I had a fairly uneventful childhood. I was late in starting to talk and walk when very young, but by the time I got to school I was like any other 12-year-old. I had problems with my hearing but never thought much about it. During middle school all my friends started to go through puberty, but I showed no signs at all. I got to 15 and still showed no signs. After an exam by the school nurse, I was sent me to my doctor who just said I was a “late starter.”
This was the same story when I was 16 and even 17. By the time I was 18 I still had not started puberty. I was sent to both a urologist and a general medical consultant at the hospital who both said I should just wait and see. I was put on very low dose testosterone injections—these made no difference at all.
I went through University still labelled as a “late bloomer.” My educational life was fine but I had no social confidence at all and no desire or ability to form physical or emotional relationships. I just assumed something would start eventually. I even stopped taking the testosterone injections as they were having no effect on me. At the age of 23 I started my first job as a biomedical scientist working in a blood transfusion laboratory at the Royal Free Hospital in London. One day I went to see one of the endocrinologists working there and told him about my condition. The first question he asked was “could I smell?”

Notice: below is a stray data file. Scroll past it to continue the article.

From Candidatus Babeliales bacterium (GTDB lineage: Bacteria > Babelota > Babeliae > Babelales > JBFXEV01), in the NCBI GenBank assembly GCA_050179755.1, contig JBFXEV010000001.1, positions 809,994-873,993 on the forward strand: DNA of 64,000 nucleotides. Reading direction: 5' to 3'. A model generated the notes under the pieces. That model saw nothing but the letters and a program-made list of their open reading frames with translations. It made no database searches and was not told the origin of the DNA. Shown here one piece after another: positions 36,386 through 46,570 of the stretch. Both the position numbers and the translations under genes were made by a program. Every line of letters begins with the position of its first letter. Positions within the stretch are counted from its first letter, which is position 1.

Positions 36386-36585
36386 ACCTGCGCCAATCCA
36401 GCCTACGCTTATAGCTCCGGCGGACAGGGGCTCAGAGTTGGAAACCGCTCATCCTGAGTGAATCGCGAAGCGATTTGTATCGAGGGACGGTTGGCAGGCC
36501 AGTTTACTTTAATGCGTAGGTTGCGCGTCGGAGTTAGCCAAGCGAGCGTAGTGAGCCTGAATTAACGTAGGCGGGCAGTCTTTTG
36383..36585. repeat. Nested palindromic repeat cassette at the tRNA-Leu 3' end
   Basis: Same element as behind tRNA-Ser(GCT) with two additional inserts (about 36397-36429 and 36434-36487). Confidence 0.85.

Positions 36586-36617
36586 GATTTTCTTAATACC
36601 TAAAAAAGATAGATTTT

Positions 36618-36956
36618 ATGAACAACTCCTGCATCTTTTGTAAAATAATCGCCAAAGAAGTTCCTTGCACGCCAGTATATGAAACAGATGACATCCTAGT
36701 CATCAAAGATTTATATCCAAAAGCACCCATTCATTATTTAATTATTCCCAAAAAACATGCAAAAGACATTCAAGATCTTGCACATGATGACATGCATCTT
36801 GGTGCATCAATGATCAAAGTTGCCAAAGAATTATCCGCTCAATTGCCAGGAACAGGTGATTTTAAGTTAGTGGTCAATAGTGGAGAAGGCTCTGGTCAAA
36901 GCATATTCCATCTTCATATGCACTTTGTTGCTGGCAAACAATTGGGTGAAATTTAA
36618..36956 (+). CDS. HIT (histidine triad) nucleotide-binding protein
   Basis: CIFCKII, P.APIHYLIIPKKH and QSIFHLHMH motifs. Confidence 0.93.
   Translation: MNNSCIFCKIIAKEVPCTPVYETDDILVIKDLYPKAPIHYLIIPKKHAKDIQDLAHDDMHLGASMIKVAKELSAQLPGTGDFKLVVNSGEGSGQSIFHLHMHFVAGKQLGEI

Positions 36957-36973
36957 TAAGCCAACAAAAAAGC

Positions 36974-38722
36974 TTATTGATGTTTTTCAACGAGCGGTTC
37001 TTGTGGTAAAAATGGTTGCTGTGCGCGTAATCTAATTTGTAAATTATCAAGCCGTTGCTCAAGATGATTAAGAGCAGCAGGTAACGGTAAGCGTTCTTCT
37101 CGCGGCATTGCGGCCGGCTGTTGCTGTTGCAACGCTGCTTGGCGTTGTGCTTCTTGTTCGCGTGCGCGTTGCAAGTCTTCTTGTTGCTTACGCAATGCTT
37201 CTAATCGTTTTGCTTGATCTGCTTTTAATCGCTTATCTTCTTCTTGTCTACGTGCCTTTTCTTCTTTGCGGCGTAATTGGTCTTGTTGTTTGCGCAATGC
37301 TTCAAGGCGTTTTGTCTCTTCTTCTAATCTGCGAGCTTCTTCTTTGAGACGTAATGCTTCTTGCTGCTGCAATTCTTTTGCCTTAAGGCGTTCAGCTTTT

No doctor had ever asked me that question before and I had never thought to mention it to a doctor before.
This conversation led to my diagnosis of Kallmann syndrome. I have since been on a much more effective form of testosterone treatment and have been on clinical trials for fertility treatments. Getting the diagnosis and putting a name to the condition was a very big step in being able to cope with the condition. Just knowing that you are not alone with the condition is very beneficial. Early diagnosis and treatment means so much in this condition and I spend as much time as I can in raising awareness of this condition and to stop other patients from being mislabeled as “late developers” or “late bloomers.”